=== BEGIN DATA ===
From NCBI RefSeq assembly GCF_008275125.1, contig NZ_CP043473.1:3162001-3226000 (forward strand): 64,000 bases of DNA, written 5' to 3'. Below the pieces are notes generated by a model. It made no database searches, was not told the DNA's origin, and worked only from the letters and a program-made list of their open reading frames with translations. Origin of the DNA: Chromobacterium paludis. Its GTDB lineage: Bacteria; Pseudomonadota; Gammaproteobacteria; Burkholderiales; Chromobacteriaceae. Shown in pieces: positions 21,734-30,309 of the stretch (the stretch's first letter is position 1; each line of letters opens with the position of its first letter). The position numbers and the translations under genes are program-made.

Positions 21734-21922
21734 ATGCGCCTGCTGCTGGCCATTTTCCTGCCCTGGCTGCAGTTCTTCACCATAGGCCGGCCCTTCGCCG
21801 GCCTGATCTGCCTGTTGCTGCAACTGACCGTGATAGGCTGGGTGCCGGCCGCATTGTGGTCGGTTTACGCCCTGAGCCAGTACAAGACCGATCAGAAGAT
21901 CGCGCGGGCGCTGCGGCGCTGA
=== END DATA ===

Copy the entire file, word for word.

From NCBI RefSeq assembly GCF_008275125.1, contig NZ_CP043473.1:3162001-3226000 (forward strand): 64,000 bases of DNA, written 5' to 3'. Below the pieces are notes generated by a model. It made no database searches, was not told the DNA's origin, and worked only from the letters and a program-made list of their open reading frames with translations. Origin of the DNA: Chromobacterium paludis. Its GTDB lineage: Bacteria; Pseudomonadota; Gammaproteobacteria; Burkholderiales; Chromobacteriaceae. Shown in pieces: positions 21,734-30,309 of the stretch (the stretch's first letter is position 1; each line of letters opens with the position of its first letter). The position numbers and the translations under genes are program-made.

Positions 21734-21922
21734 ATGCGCCTGCTGCTGGCCATTTTCCTGCCCTGGCTGCAGTTCTTCACCATAGGCCGGCCCTTCGCCG
21801 GCCTGATCTGCCTGTTGCTGCAACTGACCGTGATAGGCTGGGTGCCGGCCGCATTGTGGTCGGTTTACGCCCTGAGCCAGTACAAGACCGATCAGAAGAT
21901 CGCGCGGGCGCTGCGGCGCTGA